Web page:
A Renewed Purpose
In John 3:33, John the Baptist says this about Jesus: “He must become greater, I must become less.”
This is not an effort to make ourselves small but an emphasis on making much of the Lord. When we make Jesus a big deal daily, we set aside our own wants and needs. Then, as Jesus takes up more space in our hearts and minds, we have a greater capacity to care about the things God cares about—namely, other people. We notice that our compassion for others grows along with our desire to serve our husbands and our church.
By focusing on ourselves and what our life is lacking, two things happen. One, we minimize the calling God has placed on our lives, and two, we miss an opportunity to encourage our husbands, and partner with them in ministry.
We forget that God is with us right here, right now. He has not sidelined you. In fact, He has a unique purpose for you today. You are called to ministry, too. You are doing Kingdom-work when you take care of your children, encourage a colleague, help a coworker, talk to your neighbor, and pray for your friends. God has called you to something, just like He called your husband. Don’t miss it simply because you’re not employed by the local church.
When you and I think inwardly and only see what’s in front of us, we forget the mental, emotional, and spiritual toll vocational ministry has on our husbands. We can unintentionally isolate our husband when we forget that his work is hard, too. The enemy is attacking him, just like he’s attacking us. Honestly, the enemy wants nothing more than to destroy your husband’s ministry, steal his joy, and kill his character. So, what if you went to war on behalf of your husband? What if you prayed fiercely and consistently for him and his ministry?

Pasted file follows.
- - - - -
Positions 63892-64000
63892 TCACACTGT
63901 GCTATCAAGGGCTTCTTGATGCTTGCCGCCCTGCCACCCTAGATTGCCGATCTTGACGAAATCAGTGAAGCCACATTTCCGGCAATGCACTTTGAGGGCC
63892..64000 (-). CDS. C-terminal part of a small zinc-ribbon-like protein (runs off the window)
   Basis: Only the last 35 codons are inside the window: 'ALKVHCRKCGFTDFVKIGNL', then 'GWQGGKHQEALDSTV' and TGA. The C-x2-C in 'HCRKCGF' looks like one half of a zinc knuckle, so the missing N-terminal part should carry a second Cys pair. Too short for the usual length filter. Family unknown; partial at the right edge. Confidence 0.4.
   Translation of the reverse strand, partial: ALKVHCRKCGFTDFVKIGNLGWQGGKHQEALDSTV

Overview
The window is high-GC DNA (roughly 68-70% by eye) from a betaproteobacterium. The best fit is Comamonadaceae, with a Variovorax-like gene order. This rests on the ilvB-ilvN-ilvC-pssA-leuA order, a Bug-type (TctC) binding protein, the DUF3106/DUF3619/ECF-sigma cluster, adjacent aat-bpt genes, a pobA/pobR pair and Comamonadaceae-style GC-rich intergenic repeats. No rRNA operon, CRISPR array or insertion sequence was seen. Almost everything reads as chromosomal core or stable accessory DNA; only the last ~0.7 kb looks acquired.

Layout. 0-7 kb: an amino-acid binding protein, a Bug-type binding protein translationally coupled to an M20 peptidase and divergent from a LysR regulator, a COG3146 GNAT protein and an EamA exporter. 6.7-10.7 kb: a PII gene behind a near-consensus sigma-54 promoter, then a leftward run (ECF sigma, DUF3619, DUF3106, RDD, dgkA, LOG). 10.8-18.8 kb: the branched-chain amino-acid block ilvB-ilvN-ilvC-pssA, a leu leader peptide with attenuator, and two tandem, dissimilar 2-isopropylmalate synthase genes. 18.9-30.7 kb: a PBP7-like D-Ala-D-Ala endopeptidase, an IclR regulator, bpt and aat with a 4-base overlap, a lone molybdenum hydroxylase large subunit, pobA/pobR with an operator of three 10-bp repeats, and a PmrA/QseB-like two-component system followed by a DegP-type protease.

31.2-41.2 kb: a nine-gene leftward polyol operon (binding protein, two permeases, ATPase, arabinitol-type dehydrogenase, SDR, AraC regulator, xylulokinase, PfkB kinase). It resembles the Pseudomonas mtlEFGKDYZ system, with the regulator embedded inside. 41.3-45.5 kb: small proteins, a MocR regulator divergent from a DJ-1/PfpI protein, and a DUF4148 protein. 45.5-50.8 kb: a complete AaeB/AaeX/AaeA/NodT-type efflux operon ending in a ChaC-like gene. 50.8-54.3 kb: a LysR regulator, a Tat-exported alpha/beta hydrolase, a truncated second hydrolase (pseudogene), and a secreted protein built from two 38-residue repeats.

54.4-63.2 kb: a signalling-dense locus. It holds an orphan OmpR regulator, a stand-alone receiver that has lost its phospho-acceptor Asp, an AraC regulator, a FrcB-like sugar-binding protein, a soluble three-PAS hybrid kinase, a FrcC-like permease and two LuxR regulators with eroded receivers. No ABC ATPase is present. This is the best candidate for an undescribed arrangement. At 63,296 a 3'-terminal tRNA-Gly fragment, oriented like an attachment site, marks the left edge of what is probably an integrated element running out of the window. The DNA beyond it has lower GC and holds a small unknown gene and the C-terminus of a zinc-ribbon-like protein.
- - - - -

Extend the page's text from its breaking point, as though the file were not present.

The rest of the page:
Going To Battle
Here are a few ideas of ways that you can pray specifically for your husband:
● Pray that his ministry would thrive.
● Pray that he would have a clear vision of what God wants for him and the people he’s leading.
● Pray that God would guard his heart and mind.
● Pray that God will give him discernment to recognize the enemy’s lies and the strength to fight them.
At the end of the day, we can take the spotlight off ourselves and put it on him. We can become great question-askers and listeners. We can find out how we can take part in his ministry, shoulder a burden, and celebrate the things God is doing in him and through him. We can offer advice if it’s needed but always provide encouragement. We can remind him of the Truth when he needs to hear it. We can show up and serve alongside him, remembering that we are called to this, too.
May we remember that our role supporting and serving alongside our husbands matters deeply—to the Lord and the men we love. May we carry it out with grace. selflessness, and joy.
Callie Clayton writes to encourage others (and remind herself) that it’s possible to experience God right where you are. She enjoys teaching the Bible to teenagers, having good conversation over meals she didn’t cook, and baking all the chocolate desserts. Embracing her role as a boy-mom to three little ones, she and her husband are worn out, but loving the adventure of parenthood.